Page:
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Consider $\exp(z):=\Sigma_{n=1}^{\infty}\frac{z^n}{n!}.$ We know that the radius of convergence for this series is infinity, and hence it defines a holomorphic map which is not injective. I have following questions:

  1. If we delete from exponential series those terms with positive even powers, the series we are left with, does that defines a holomorphic function which is injective?

  2. What about in general, i.e., let $\{n_\nu:\nu\in\mathbb{N}\setminus\{1\}\}$ be a strictly incresing sequence and delete those terms in exponential series with power indices coming from this set. Now consider the deleted series. When this defines an injective map?

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    $\begingroup$ ad question 1: the resulting function is $\sinh(x)$ $\endgroup$ – Gottfried Helms Jun 22 '13 at 19:26
  • $\begingroup$ Oh yeah thanks for reminding. $\endgroup$ – Abelvikram Jun 22 '13 at 19:34
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    $\begingroup$ Isn't it the case that the only non-trivial automorphisms of $\mathbb{C}$ are only the maps $f(z) = az + b$, so the only way to make the exponential series injective is by deleting all terms at $z^n$ for $n \geq 2$ ? $\endgroup$ – Jakub Konieczny Jun 22 '13 at 19:50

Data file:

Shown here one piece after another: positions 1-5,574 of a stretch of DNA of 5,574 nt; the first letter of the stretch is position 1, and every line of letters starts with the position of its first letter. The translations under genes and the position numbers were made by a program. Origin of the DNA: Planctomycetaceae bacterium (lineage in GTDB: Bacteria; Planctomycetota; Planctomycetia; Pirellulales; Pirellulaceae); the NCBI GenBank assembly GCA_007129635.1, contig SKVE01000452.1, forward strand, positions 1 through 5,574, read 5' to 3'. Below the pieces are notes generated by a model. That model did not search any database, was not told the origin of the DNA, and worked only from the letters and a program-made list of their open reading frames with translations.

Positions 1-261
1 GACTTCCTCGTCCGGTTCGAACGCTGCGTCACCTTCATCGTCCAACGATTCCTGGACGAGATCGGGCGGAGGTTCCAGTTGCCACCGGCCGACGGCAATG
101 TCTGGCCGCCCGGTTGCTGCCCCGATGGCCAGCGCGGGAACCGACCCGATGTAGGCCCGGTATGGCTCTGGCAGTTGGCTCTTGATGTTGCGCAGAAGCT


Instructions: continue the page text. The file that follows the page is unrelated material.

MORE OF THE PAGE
• $\begingroup$ Careful - $\exp(z):=\sum_{n=0}^{\infty}\frac{z^n}{n!}$ (rather than the sum for $n\geq 1$). $\endgroup$ – Nick Peterson Jun 22 '13 at 19:54
  • $\begingroup$ Feanor, I think you are correct. Surely the automorphisms of complex plane are as of the form you mentioned. $\endgroup$ – Abelvikram Jun 22 '13 at 20:02
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As the limit of $1/(n!^{1/n})$ is 0 (as $n \to \infty$), deleting any subset of terms produces a power series whose radius of convergence is $\infty$.

In the case where the new power series still has infinitely many terms, then $\infty$ is an essential singularity, so the function cannot be injective, by the big Picard theorem.

In the case where the new power series is a polynomial, then clearly it cannot be injective except in the cases when it's linear.

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